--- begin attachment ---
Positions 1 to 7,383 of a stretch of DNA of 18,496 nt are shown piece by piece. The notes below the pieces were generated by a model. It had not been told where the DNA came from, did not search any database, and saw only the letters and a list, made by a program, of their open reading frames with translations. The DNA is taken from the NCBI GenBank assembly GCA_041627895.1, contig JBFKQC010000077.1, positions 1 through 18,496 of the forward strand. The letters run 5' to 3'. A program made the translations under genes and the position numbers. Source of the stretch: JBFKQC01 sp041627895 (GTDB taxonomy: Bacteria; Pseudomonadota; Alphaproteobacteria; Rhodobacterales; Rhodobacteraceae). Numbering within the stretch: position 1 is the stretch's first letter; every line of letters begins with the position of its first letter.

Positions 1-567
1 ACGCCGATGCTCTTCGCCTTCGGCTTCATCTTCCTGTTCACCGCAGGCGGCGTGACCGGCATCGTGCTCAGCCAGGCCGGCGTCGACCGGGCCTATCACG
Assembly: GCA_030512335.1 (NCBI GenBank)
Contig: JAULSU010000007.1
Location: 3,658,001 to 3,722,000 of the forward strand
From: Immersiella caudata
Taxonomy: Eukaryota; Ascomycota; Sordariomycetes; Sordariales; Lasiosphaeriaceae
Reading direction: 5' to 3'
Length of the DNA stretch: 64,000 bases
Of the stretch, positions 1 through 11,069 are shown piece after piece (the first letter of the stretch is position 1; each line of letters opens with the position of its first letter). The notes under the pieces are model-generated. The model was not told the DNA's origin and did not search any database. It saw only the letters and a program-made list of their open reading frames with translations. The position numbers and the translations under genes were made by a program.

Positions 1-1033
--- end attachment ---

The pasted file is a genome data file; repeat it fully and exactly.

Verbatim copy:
Positions 1 to 7,383 of a stretch of DNA of 18,496 nt are shown piece by piece. The notes below the pieces were generated by a model. It had not been told where the DNA came from, did not search any database, and saw only the letters and a list, made by a program, of their open reading frames with translations. The DNA is taken from the NCBI GenBank assembly GCA_041627895.1, contig JBFKQC010000077.1, positions 1 through 18,496 of the forward strand. The letters run 5' to 3'. A program made the translations under genes and the position numbers. Source of the stretch: JBFKQC01 sp041627895 (GTDB taxonomy: Bacteria; Pseudomonadota; Alphaproteobacteria; Rhodobacterales; Rhodobacteraceae). Numbering within the stretch: position 1 is the stretch's first letter; every line of letters begins with the position of its first letter.

Positions 1-567
1 ACGCCGATGCTCTTCGCCTTCGGCTTCATCTTCCTGTTCACCGCAGGCGGCGTGACCGGCATCGTGCTCAGCCAGGCCGGCGTCGACCGGGCCTATCACG
Assembly: GCA_030512335.1 (NCBI GenBank)
Contig: JAULSU010000007.1
Location: 3,658,001 to 3,722,000 of the forward strand
From: Immersiella caudata
Taxonomy: Eukaryota; Ascomycota; Sordariomycetes; Sordariales; Lasiosphaeriaceae
Reading direction: 5' to 3'
Length of the DNA stretch: 64,000 bases
Of the stretch, positions 1 through 11,069 are shown piece after piece (the first letter of the stretch is position 1; each line of letters opens with the position of its first letter). The notes under the pieces are model-generated. The model was not told the DNA's origin and did not search any database. It saw only the letters and a program-made list of their open reading frames with translations. The position numbers and the translations under genes were made by a program.

Positions 1-1033